Tristan Thompson is due to become a restricted free agent in 2016, though he doesn't figure to command nearly as much money as Irving will. The same goes for the recently drafted duos of Dion Waiters and Tyler Zeller (2017) and Anthony Bennett and Sergey Karasev (2018).
As for Cleveland's veteran role players, general manager Chris Grant could decline to guarantee some (or even all) of the contracts of Bynum, Varejao, Alonzo Gee and Earl Clark for next season and use the resultant cap space to stock up on other, LeBron-approved assets. Either way, he'll have Jack on hand to back up Irving at the point until at least 2016, with the final season of his contract not guaranteed.
As for the Heat, they have just one player (Norris Cole) who's currently locked in beyond this season. Each member of Miami's "Big Three" can opt out this summer, as can Udonis Haslem, Joel Anthony and "Birdman."
Granted, the latter three aren't likely to leave South Beach, if only because there probably won't be more money waiting for them elsewhere. But if they do choose free agency over player options, they'd join Mario Chalmers, James Jones, Michael Beasley and Roger Mason Jr. on the open market.
Ray Allen, Shane Battier, Rashard Lewis and Greg Oden could all be available, as well, though each may well enter the offseason with thoughts of retirement at the fore.
Which is to say, even if James were to return to Miami after this season, he'd likely be doing so with a brand-new team, one that might need another year or two to come together.
Assuming the talent acquired is even of that caliber in the first place.
Deal or No Deal
There's no guarantee Cleveland's youngsters will be either. However, the Cavs have an abundance of something that the Heat would be hard-pressed to dig up nowadays: attractive assets.
Players on rookie contracts are more valuable in today's NBA than they've ever been. The more restrictive rules of the latest collective bargaining agreement have put front-office folks across the league on high alert for such prospects because they come equipped with both an abundance of upside and cost certainty, at least through the duration of their initial deals.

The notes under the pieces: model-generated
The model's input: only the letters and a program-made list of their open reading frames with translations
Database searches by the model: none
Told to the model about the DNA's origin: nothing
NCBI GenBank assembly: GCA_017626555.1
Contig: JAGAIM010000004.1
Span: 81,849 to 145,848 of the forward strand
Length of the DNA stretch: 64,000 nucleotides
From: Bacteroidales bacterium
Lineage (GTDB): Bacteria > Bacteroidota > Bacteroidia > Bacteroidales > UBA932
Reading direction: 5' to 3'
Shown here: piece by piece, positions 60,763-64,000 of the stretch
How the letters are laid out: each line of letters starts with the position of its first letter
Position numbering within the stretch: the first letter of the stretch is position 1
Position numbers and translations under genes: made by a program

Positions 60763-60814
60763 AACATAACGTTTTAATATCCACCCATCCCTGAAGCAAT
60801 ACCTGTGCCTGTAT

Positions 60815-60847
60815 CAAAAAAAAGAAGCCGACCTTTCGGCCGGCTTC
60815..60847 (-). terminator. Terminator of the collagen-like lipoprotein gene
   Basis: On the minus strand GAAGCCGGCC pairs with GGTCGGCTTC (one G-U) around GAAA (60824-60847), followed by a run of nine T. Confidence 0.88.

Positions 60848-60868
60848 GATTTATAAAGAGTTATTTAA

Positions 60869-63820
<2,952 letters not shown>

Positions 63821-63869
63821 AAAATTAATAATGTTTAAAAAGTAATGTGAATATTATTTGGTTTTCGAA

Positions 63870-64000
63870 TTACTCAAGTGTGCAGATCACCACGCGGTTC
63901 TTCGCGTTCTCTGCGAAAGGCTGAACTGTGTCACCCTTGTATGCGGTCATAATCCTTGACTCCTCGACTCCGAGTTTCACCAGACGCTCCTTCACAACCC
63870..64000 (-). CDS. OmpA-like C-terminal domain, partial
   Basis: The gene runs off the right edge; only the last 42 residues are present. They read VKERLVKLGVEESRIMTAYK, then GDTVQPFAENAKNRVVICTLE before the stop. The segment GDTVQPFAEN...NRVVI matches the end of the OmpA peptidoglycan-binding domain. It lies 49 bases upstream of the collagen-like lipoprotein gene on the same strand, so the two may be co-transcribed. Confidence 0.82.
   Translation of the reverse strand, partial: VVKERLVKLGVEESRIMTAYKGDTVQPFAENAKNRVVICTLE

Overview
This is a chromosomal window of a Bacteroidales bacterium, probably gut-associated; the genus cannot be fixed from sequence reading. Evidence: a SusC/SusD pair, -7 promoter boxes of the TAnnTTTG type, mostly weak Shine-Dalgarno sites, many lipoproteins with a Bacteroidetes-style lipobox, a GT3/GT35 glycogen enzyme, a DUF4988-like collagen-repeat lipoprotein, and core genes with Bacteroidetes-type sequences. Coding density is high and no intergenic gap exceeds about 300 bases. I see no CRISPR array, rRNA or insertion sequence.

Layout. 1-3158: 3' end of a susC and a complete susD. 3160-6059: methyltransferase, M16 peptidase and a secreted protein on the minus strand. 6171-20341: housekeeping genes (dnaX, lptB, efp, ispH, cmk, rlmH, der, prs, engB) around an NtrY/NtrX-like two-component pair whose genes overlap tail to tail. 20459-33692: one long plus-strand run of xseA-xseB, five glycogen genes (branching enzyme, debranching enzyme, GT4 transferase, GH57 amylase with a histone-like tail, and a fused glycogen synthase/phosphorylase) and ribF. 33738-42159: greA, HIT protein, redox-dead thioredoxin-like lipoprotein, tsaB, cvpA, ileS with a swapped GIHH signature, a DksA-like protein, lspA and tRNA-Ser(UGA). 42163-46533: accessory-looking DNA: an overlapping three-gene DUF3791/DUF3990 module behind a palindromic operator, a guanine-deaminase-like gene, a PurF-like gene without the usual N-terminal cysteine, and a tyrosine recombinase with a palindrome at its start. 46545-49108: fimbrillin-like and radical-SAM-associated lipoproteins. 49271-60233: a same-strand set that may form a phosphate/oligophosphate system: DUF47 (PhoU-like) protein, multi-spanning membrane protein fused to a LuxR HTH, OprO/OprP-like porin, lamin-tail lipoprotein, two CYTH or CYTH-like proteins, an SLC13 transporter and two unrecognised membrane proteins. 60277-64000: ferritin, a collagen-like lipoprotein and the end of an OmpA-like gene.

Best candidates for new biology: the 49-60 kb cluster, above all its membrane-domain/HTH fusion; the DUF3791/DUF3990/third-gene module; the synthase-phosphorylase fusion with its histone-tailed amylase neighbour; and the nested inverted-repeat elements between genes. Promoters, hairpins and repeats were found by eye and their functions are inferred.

Better yet, the Cavs will have ample opportunity to add cheap pieces over the next few years.
According to Hoopsworld, Cleveland owns the Sacramento Kings' first-round pick (top-12 protected) and second-round picks from the Orlando Magic and the Memphis Grizzlies in 2014 and will have first-round picks from the Heat (top-10 protected) and the Grizzlies (top-five protected) and a second-rounder from the Portland Trail Blazers in 2015.
This, in addition to another 2016 second-rounder from Portland and, of course, Cleveland's own picks in each of those drafts.
But if the Cavs intend to lure LeBron back and build a championship contender around him, they're far more likely to use those picks as trade bait sooner rather than as actual draft slots for themselves later.
In essence, Cleveland will be ideally positioned to spring into action the next time a team is looking to offload a (potentially) departing superstar (see: Deron Williams to the Nets in 2011) or a young player whose contract demands aren't about to be met (see: James Harden to the Houston Rockets in 2012).
Deals like those can't be made without some additional measure of financial flexibility. As it happens, the Cavs should have plenty of that. According to ShamSports.com, Cleveland's payroll commitments will dwindle to $22.4 million ($7.2 million if you don't include options) in 2015-16 and $17 million in 2016-17.